“For kids today, media is a full-time job,” Ali said

Don’t blame games

Media Madness is not a kiddy-No Logo. The book handles the media business with a light touch and an instructive tone, showing how things actually work rather than perpetuating an anti-consumer ideology. And personally, Ali does not necessarily buy into common arguments against the media.

“It’s easy to blame video games for encouraging violence, but if you look historically, that’s what they said about rock and roll and what they said about jazz before that,” Ali said.

And indeed the American survey found that the kids that consumed the most media were also the ones that were the most active in physical activities, held the most hobbies, and spent the most amount of time with their families. And those who watch the most TV also reported reading no less than those who watch less.

Media Madness playfully uses Dickens-esque names to describe the media’s various characters (a reporter named Scoop Emgud, a publisher named Mayka Z. Bucks, an editor named Hackett Tubitz, et al). Ali asks kids to use “the Big Six” questions when they look at media, to determine who created the message, for whom and why. It also encourages kids to think about the content of the message. For example, why there are no black characters on ‘Friends’, Ali said.

“It’s so easy to media bash, but where do we get our news from? I love music. I love magazines. I love playing video games. So many people in the public, and especially kids, just don’t know how it’s put together or that there is generally a commercial agenda behind it,” Ali said.

Addictively slick

The most striking thing Ali said he found while “researching” for Media Madness, is just how “slick” kids’ products are.

“It’s good! For these big media entertainment companies, they can always run (their products) by a focus group and make it really slick. It’s blown me away.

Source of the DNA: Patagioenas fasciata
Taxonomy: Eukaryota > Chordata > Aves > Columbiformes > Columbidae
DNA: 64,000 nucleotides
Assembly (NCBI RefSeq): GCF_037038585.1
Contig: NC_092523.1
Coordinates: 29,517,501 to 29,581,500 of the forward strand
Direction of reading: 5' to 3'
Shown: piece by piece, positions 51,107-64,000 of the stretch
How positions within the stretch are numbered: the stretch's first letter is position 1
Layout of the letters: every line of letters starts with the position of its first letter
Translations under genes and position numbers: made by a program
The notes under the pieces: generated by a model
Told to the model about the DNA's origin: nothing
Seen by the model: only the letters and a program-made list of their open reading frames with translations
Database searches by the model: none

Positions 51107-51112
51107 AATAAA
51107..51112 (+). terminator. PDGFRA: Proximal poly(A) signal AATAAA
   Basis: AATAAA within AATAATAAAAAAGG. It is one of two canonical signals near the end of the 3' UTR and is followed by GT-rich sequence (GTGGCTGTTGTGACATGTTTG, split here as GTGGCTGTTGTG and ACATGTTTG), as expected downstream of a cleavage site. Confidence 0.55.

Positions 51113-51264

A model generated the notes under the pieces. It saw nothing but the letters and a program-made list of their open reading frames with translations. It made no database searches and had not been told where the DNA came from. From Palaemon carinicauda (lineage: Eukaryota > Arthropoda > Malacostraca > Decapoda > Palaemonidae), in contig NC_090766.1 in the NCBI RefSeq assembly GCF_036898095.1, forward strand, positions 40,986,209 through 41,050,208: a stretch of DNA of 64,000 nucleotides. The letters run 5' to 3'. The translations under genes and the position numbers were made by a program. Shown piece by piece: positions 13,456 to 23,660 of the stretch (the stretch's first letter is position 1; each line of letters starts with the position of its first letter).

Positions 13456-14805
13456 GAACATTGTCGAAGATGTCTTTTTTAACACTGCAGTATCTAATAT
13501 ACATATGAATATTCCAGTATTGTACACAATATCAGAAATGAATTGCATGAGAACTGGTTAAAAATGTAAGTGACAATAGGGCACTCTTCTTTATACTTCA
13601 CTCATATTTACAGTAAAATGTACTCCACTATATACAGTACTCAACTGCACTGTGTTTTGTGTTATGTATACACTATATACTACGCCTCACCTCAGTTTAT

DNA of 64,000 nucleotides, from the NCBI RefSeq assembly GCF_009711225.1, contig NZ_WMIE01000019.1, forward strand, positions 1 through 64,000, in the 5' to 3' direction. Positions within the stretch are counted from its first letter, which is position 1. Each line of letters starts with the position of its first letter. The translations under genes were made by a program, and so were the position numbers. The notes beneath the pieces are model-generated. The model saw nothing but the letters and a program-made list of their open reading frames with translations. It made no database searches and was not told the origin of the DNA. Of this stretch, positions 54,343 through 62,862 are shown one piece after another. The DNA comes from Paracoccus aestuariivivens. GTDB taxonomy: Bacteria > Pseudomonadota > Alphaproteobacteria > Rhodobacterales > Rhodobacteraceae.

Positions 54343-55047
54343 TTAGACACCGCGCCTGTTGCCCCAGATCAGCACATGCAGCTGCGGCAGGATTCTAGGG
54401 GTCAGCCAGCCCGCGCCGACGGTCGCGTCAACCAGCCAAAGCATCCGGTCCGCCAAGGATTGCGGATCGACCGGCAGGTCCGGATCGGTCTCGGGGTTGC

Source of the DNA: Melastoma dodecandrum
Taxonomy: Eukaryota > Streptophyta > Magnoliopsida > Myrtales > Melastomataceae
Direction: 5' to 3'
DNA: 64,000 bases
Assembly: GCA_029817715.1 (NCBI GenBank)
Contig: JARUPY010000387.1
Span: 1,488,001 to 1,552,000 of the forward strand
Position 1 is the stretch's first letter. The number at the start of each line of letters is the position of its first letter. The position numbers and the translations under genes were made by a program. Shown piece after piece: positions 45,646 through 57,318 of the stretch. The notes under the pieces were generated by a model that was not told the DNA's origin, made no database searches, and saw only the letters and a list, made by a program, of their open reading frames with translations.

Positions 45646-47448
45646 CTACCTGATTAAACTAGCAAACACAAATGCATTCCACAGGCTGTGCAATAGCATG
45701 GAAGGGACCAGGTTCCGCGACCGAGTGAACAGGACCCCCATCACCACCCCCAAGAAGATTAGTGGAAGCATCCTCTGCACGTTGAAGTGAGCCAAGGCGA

“The other thing that blew me away is just how commercial it is. The audience is constantly being bombarded with images in a way, I think, adults aren’t,” Ali said.

Twenty minutes of trailers before a Disney DVD or a personal endorsement for label-mates of Britney Spears at the end of one her albums just seep into the content and, as an untrained consumer, a child takes it in unfiltered, he says.

“Most of the media that kids are exposed to, from magazines to movies to video games, comes from a corporate marketing agenda. One of the things that is difficult for anyone to understand is, I have TV, I’m not going for my wallet, I’m not feeding quarters into the TV, so how is a media company making money off this?” Ali says his book attempts to answer that by making the economic connections for kids. “We kinda bridge what media someone experiences everyday and tying that into how the industry is actually run,” Ali said.

Media Madness is available on and at various bookstores in Vancouver.

Scott Deveau is on staff at The Tyee.  [Tyee]